PostPosted: Mon Oct 08, 2012 11:37 am    Post subject: Reply with quote

i tried sailkote/mclube many years ago
it gave me issues on my older Gaastra Flow 3X
the cambers kept popping off - no matter which side i bent the battens
since then i stopped using it
however, since i mostly use 8-oh and 10-oh, i will try it with my 8-oh
the 10-oh does not need it = wide luff
hope your suggestions help everyone here Very Happy

btw the monofilm on my MauiSails TR-4 10-oh is still GREAT - wide luff means NO krinkles !!!
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spennie



Joined: 13 Oct 1995
Posts: 811
Location: Thousand Oaks, CA

PostPosted: Mon Oct 08, 2012 3:35 pm    Post subject: Reply with quote

I think we should go back to using canvas.
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zirtaeb



Joined: 03 Jul 2009
Posts: 2371

PostPosted: Mon Oct 08, 2012 3:41 pm    Post subject: Reply with quote

Forget schrunching, rig your sail with no noise.
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DanWeiss



Joined: 24 Jun 2008
Posts: 1930
Location: Connecticut, USA

PostPosted: Mon Oct 08, 2012 4:05 pm    Post subject: Reply with quote

U2U2U2 wrote:
How once the mast has been up the sleeve a few times can you assure that the lube won't settle on the boom attachment area ?


considering both the entry and exit exposure


McLube is a dry lube. It might rub off but it doesn't run. I've been using it since 2001 without any problems.

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isobars



Joined: 12 Dec 1999
Posts: 14003

PostPosted: Mon Oct 08, 2012 4:19 pm    Post subject: Reply with quote

U2U2U2 wrote:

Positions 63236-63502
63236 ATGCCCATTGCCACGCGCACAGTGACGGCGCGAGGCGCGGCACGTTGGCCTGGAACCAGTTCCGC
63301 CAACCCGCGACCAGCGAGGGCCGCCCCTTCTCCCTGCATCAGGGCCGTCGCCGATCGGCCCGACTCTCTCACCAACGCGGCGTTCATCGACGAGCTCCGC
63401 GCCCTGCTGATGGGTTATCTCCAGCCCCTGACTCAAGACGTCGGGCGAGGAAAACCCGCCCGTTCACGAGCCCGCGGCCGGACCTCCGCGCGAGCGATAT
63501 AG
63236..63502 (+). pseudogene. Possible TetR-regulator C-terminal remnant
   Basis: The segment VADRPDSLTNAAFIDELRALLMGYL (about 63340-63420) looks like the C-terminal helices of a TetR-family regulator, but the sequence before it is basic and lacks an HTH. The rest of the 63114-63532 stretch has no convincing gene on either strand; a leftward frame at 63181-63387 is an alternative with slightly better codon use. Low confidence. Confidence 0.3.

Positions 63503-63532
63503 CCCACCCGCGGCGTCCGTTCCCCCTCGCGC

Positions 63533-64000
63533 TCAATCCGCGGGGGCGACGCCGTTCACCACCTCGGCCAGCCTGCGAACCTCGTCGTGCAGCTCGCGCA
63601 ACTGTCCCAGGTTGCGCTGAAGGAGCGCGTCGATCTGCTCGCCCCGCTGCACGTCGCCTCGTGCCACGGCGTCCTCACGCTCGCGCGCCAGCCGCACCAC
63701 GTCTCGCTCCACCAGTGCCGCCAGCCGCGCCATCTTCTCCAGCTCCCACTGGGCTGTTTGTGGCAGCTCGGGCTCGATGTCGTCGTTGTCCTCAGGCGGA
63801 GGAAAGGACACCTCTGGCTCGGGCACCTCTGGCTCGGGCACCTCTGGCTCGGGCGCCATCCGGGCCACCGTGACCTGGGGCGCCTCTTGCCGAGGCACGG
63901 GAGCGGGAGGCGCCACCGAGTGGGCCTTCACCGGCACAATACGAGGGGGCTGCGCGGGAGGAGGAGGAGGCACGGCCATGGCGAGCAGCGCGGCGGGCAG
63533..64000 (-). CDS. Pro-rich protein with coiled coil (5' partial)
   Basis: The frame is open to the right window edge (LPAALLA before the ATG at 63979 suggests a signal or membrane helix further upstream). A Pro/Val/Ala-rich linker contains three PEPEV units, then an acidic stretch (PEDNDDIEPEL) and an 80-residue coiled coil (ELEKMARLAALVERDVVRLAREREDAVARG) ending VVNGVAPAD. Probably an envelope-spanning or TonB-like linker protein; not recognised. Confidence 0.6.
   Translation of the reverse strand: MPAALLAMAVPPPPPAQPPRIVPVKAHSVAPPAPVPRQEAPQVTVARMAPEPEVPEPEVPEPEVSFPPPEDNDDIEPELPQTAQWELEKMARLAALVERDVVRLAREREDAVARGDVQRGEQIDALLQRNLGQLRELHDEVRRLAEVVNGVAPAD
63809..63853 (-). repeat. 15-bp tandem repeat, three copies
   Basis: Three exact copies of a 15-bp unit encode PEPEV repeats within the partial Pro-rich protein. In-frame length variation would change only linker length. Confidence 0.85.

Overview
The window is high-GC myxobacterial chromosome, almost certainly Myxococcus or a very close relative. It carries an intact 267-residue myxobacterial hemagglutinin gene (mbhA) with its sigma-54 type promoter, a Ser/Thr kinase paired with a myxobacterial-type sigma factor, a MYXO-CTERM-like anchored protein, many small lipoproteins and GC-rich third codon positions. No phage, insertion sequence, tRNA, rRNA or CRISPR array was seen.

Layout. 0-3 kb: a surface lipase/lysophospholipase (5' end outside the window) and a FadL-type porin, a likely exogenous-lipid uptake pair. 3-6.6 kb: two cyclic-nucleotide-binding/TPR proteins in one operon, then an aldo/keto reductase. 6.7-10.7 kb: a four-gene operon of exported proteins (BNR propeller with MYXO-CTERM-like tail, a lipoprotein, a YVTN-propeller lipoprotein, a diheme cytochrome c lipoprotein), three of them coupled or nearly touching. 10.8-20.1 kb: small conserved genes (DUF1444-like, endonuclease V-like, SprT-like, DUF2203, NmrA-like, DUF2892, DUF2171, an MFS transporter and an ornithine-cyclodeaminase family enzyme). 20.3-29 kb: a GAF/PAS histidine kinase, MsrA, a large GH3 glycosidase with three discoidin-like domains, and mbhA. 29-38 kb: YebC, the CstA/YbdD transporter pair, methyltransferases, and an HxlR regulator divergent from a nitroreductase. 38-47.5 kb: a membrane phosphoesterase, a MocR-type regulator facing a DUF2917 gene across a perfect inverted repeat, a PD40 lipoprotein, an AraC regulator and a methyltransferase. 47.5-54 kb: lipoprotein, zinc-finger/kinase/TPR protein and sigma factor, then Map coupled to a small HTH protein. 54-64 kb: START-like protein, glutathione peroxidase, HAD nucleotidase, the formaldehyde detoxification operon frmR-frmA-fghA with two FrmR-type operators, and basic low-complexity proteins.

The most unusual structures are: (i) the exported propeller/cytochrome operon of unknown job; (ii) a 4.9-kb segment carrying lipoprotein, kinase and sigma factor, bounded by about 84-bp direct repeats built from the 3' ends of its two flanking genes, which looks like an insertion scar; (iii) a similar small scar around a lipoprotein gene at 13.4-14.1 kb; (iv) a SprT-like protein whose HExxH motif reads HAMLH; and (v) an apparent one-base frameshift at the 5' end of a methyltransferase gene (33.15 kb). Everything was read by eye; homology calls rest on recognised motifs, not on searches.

How once the mast has been up the sleeve a few times can you assure that the lube won't settle on the boom attachment area ?
considering both the entry and exit exposure

I've been using it for many years on many WSer parts, and have yet to see it migrate at all. It is bone dry within 5-15 seconds.
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zirtaeb



Joined: 03 Jul 2009
Posts: 2371

PostPosted: Mon Oct 08, 2012 6:19 pm    Post subject: Reply with quote

NO damage is done to the sail while inserting the mast compared to.....
Major damage to the monofilm/trilaminate just above the boom behind the mast when you release the downhaul.
THAT is when the sail damage is done.
Don't worry about the luff when inserting the mast, because you killing the area behind the mast above the boom is 5 times worse.
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arden



Joined: 26 Jun 2000
Posts: 28
Location: Wisconsin

PostPosted: Tue Oct 09, 2012 12:15 pm    Post subject: Reply with quote

I've had luck putting some clear avery film on the sail in the area that "scrunches" while rigging. I forget the spec of how thick the avery film is, but it came on a roll and has an adhesive backing. So it's kind of like applying a transparent sticker. I have usually applied these patches in ~6 to 10" widths, about the length of the main panel of the sail since that's where it usually scrunches.

The added thickness of this plastic "sticker" helps smooth out the film so that the material only has gradual rolls rather than sharp creases and points as the material gets bunched up while rigging. I used to apply these patches to both sides of the sail, but have found that it's good enough to apply it to only one side. The slight downsides to using these patches are (1) cost and time to apply (2) the patches can scratch and get foggy and (3) slight increase in weight. The benefits are substantial improvement in durability and keeping the sail looking newer.

Regards,
Arden